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Thursday, April 25, 2013

Seven Wonders of the Underwater world

Many lists have been made touting the seven wonders of one thing or another but one list that still needed to be created was a list describing the Top Seven Wonders of the Underwater World. In 1989, CEDAM International, an international diving association, decided to write up their own list describing what they thought were the most spectacular underwater sites in the world. And the 7 wonders of the underwater world includes, after the break...

01. The Galapagos Islands - Ecuador 

Located in the Pacific Ocean, west of Ecuador are the Galapagos Islands. The islands sprouted from the earth's crust from a sub oceanic lava vent on the ocean floor. The relatively new volcanic geology created a habitat rich with flora, fauna, and animal life that have been studied and admired by numerous travelers, scientists, and nature-lovers from all over the world.

02. The Northern Red Sea - Jordan

Some of the most beautiful coral reefs in the world are located in the Northern Red Sea. Considered by some to be the underwater "Garden of Eden," this reef has some of the most diverse sea life in the world. Located in the Indian Sea between Asia and Africa, the Northern Red Sea spreads out over 169,000 square miles. More than 70 species of hard coral, 30 species of soft coral, over 500 species of fish including hundreds of additional marine life species classified as invertebrate call this reef home.

03. Palau - Philippines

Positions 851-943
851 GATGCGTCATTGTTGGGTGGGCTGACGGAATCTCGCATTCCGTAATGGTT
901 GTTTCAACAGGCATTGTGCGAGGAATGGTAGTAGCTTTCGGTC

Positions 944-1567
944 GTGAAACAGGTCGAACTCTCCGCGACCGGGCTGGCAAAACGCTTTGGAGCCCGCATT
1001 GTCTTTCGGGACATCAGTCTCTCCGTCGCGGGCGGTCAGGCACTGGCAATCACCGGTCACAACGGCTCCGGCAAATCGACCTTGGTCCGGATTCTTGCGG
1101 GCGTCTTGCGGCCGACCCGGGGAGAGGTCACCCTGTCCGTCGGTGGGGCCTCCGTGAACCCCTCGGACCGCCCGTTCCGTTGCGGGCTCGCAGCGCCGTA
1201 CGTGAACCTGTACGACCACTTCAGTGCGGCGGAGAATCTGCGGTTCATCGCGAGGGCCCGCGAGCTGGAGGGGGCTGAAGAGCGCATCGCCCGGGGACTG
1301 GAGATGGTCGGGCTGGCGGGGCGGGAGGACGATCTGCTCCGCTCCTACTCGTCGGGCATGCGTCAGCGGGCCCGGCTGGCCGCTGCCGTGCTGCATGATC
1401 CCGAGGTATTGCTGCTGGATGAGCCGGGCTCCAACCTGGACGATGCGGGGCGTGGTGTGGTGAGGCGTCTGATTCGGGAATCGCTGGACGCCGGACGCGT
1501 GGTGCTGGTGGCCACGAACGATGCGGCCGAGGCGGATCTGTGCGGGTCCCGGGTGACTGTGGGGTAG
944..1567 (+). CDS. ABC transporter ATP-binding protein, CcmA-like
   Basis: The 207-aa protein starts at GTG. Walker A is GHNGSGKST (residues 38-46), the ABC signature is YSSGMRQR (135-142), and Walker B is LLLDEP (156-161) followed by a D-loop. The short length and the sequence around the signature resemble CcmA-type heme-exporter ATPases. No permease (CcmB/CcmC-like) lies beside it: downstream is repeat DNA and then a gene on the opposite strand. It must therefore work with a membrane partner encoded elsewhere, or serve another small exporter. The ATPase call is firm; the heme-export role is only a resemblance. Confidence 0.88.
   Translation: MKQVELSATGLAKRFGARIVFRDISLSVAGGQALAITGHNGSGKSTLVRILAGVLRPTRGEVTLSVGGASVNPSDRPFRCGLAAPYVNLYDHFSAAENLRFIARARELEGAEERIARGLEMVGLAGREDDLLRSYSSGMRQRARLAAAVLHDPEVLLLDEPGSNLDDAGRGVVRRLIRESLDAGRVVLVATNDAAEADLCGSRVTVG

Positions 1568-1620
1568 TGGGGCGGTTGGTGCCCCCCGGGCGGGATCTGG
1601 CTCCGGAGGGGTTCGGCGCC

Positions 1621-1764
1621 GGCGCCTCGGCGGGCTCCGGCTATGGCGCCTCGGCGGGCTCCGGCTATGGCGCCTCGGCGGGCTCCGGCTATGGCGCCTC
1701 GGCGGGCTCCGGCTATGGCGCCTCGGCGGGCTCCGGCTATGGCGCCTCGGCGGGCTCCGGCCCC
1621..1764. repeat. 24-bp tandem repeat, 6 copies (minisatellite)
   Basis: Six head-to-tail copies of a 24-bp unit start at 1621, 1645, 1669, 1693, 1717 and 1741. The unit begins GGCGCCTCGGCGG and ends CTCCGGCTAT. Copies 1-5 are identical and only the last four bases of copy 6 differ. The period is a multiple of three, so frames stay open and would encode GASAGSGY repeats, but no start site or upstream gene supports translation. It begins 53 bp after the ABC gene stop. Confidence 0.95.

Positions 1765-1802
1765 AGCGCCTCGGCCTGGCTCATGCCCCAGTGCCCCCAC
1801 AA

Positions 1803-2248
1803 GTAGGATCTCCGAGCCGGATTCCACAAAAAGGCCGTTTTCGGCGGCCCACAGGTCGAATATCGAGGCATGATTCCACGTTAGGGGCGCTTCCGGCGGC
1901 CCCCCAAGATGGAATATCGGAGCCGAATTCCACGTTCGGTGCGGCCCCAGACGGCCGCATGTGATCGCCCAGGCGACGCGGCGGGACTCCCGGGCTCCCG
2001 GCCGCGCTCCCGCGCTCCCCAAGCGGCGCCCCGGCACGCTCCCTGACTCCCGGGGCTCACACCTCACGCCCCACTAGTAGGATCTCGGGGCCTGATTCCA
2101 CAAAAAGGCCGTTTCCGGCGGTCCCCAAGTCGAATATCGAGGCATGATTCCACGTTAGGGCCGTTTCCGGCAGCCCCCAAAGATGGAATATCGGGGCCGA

Palau is an island nation located about 500 miles from the Philippines. Some of the most beautiful fish in the world live in these reefs. More than 350 species of hard corals, 200 species of soft corals, 300 species of sponges, and 1,300 species of reef fish call this coral reef home.

04. Lake Baikal - Russia

Lake Baikal is the second most voluminous fresh water lake in the world. Located in Siberia, Russia, the lake has an average depth of 2,442 ft and contains roughly 20% of the world's surface fresh water. At 25 million years old and with a depth of 2442ft makes this lake the oldest and deepest lake in the world.

05. The Great Barrier Reef - Australia

The only living thing that can be seen from outer space that is larger than the Great Wall of China is the Great Barrier Reef, the largest coral reef system in the world. Located in Australia, this reef system is composed of 2,900 individual reefs and 900 islands making it 1,600 miles in length. The overall structure of the reef is composed of billions of tiny organisms, known as coral polyps. Along with the ocean, the reef creates a habitat that supports a great diversity of sea life, some of which are endangered. Because of the vast beauty of the Reef, people find it very appealing to visit thus bringing many tourist dollars to the area, which help to put in place protective measures to hopefully protect this valuable wonder for many generations to come.

06. The Deep Sea Vents - Ecuador

Deep Sea Vents otherwise known as hypothermal vents, are fissures along the ocean floor that release superheated water from below the Earth's crust. The hot water is saturated with dissolved minerals from the crust, mostly sulfides, which crystallize to create a chimney-like enclosure around each vent. When the superheated water in the vent reaches the frigid ocean water, many minerals are released, creating the distinctive black color. The metal sulfides that are deposited can become massive sulfide ore deposits in time. The Deep Sea vents were first discovered in 1977 near the Galápagos Islands by the National Oceanic and Atmospheric Administration. They are found to exist in both the Pacific and Atlanta Ocean at an average of 2100 meters deep.

07. The Belize Barrier Reef - Belize

The second largest reef system in the world is the Belize Barrier Reef. Located on the coast of Belize, this reef is considered to be one of the best spots in the world to dive and snorkel. It is over 186 miles long and is part of the larger Mesoamerican Barrier Reef System that stretches from Cancun all the way to the Honduras, for a total of 560 miles. Only 10% of this reef has actually been researched and documented

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